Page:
We need to raise £10,000 from user donations to get our finances in balance. More >>>

Follow Us:

 

Pectis angustifolia - Torr.

Common Name Narrowleaf Pectis, Lemonscent
Family Asteraceae or Compositae
USDA hardiness Coming soon
Known Hazards None known
Habitats Dry uplands, usually on calcareous soils[274]. Dry soils[235] in sandy or gravelly mesas, 1000 - 2100 metres in Arizona.
Range Western N. America - Nebraska and Colorado to Arizona and Mexico.
Edibility Rating    (1 of 5)
Other Uses    (0 of 5)
Weed Potential No
Medicinal Rating    (1 of 5)
Care
Well drained soil Moist Soil Full sun
Pectis angustifolia Narrowleaf Pectis, Lemonscent


Al Schneider @ USDA-NRCS PLANTS Database
Pectis angustifolia Narrowleaf Pectis, Lemonscent
Al Schneider @ USDA-NRCS PLANTS Database

 

Translate this page:

You can translate the content of this page by selecting a language in the select box.

Summary


Physical Characteristics

 icon of manicon of flower
Pectis angustifolia is a ANNUAL growing to 0.3 m (1ft). It is in leaf from May to November, in flower from July to October, and the seeds ripen from September to October. The species is hermaphrodite (has both male and female organs) and is pollinated by Insects.
Suitable for: light (sandy) and medium (loamy) soils, prefers well-drained soil and can grow in nutritionally poor soil. Suitable pH: acid, neutral and basic (alkaline) soils. It cannot grow in the shade. It prefers dry or moist soil.

Synonyms

Habitats

 Cultivated Beds;

Edible Uses

Edible Parts: Leaves.
Edible Uses: Condiment.

Leaves and young shoots - raw or cooked[161, 177, 257]. They are also used as a flavouring[161, 177], they have a strong lemon-scent[235]. The leaves are eagerly collected by the Hopi Indians[216].

Medicinal Uses



Plants For A Future can not take any responsibility for any adverse effects from the use of plants. Always seek advice from a professional before using a plant medicinally.

Carminative;  Emetic.

The plant is carminative and emetic[257]. The crushed leaves have been used in the treatment of stomach aches[257]. The blossoms, mixed with salt, have been eaten in the treatment of stomach complaints[257].

Other Uses

Dye.

The plant yields an inferior dye[216]. No more details are given.

Cultivation details

We have very little information on this species. It can be grown outdoors in Britain as a half-hardy annual and requires a dry to moist light or medium well-drained soil in a sunny position[245]. The flowers are spicily scented whilst the leaves also have an aromatic fragrance[245].

image

The PFAF Bookshop

Plants For A Future have a number of books available in paperback and digital form. Book titles include Edible Plants, Edible Perennials, Edible Trees, and Woodland Gardening. Our new book to be released soon is Edible Shrubs.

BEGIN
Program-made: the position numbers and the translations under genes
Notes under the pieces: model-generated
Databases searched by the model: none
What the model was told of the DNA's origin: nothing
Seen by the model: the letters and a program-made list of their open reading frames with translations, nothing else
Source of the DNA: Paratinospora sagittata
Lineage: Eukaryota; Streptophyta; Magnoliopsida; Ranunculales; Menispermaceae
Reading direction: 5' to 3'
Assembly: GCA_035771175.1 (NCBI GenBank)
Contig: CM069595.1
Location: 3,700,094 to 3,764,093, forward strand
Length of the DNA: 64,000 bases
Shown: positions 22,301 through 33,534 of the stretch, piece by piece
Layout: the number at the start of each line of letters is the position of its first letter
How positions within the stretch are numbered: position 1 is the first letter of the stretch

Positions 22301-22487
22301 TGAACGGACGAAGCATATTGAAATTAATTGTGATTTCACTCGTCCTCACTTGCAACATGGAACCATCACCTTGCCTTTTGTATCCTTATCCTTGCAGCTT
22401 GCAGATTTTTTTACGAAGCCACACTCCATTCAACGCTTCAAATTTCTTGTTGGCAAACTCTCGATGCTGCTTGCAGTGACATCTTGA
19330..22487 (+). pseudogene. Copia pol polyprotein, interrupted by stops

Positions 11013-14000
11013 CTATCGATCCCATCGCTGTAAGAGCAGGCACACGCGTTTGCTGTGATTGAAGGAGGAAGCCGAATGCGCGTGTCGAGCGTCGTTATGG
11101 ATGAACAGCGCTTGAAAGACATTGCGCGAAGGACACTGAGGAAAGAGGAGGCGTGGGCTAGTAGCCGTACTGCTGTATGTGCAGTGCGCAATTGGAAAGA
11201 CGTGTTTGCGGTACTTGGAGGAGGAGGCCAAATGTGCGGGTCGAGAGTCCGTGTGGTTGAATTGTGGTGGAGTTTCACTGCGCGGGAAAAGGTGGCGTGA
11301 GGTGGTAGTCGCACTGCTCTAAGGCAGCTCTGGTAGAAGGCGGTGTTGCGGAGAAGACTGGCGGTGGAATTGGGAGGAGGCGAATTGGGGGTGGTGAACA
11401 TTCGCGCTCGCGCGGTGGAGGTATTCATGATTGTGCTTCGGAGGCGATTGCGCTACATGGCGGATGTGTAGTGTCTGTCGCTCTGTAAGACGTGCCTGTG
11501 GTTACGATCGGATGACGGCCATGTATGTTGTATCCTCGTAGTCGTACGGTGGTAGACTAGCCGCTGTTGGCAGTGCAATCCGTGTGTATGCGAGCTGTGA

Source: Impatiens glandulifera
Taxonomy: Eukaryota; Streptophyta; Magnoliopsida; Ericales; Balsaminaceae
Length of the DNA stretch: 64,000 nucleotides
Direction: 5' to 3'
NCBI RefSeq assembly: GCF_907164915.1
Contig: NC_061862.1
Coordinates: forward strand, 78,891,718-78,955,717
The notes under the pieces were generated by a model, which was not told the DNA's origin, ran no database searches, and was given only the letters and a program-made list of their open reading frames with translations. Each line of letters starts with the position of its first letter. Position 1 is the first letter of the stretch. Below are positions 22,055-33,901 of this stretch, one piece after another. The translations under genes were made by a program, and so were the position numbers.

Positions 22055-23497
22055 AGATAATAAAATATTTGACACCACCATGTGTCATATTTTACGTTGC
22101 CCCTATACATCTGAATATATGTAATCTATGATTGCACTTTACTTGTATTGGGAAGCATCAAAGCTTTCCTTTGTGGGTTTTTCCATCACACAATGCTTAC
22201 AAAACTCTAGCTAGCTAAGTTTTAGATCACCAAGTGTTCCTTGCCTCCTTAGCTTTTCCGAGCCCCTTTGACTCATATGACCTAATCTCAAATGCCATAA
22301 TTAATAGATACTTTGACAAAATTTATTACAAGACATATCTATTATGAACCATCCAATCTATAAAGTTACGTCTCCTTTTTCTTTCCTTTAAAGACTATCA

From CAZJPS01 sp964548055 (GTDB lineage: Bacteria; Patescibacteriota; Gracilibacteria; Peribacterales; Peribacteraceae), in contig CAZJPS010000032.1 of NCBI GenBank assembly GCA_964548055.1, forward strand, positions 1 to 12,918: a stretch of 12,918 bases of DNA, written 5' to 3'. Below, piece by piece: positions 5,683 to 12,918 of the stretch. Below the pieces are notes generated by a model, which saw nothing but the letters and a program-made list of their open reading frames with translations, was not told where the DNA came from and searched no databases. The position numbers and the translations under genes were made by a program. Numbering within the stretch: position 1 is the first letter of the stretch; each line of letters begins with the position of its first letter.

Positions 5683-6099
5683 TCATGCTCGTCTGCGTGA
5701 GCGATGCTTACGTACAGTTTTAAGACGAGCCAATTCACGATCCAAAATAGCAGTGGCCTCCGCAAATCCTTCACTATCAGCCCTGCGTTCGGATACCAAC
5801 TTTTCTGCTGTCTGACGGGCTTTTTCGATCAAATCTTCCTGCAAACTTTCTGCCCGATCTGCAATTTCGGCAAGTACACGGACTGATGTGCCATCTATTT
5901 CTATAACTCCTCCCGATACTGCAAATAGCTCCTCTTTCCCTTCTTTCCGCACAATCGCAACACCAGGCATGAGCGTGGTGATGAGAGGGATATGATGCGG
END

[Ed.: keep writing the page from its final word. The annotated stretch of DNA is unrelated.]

Shop Now

Propagation

Seed - sow spring in a greenhouse. When they are large enough to handle, prick the seedlings out into individual pots and plant them out after the last expected frosts. If you have sufficient seed it may be worthwhile trying an outdoor sowing in situ in mid to late spring.

Other Names

If available other names are mentioned here

Found In

Countries where the plant has been found are listed here if the information is available

Weed Potential

Right plant wrong place. We are currently updating this section. Please note that a plant may be invasive in one area but may not in your area so it’s worth checking.

Conservation Status

IUCN Red List of Threatened Plants Status :

Related Plants
Latin NameCommon NameEdibility RatingMedicinal Rating
Pectis papposaChinchweed, Manybristle chinchweed11

 

Print Friendly and PDF

Expert comment

Author

Torr.

Botanical References

1235274

Links / References

For a list of references used on this page please go here

Readers comment

QR Code

What's this?

This is a QR code (short for Quick Response) which gives fast-track access to our website pages. QR Codes are barcodes that can be read by mobile phone (smartphone) cameras. This QR Code is unique to this page. All plant pages have their own unique code. For more information about QR Codes click here.

1. Copy and print the QR code to a plant label, poster, book, website, magazines, newspaper etc and even t-shirts.

2. Smartphone users scan the QR Code which automatically takes them to the webpage the QR Code came from.

3. Smartphone users quickly have information on a plant directly for the pfaf.org website on their phone.

Add a comment

If you have important information about this plant that may help other users please add a comment or link below. Only comments or links that are felt to be directly relevant to a plant will be included. If you think a comment/link or information contained on this page is inaccurate or misleading we would welcome your feedback at admin@pfaf.org. If you have questions about a plant please use the Forum on this website as we do not have the resources to answer questions ourselves.

* Please note: the comments by website users are not necessarily those held by PFAF and may give misleading or inaccurate information.

To leave a comment please Register or login here All comments need to be approved so will not appear immediately.

Subject : Pectis angustifolia  
All the information contained in these pages is Copyright (C) Plants For A Future, 1996-2012.
Plants For A Future is a charitable company limited by guarantee, registered in England and Wales. Charity No. 1057719, Company No. 3204567,
Web Design & Management
This work is licensed under a Creative Commons License. Some information cannot be used for commercial reasons or be modified (but some can). Please view the copyright link for more information.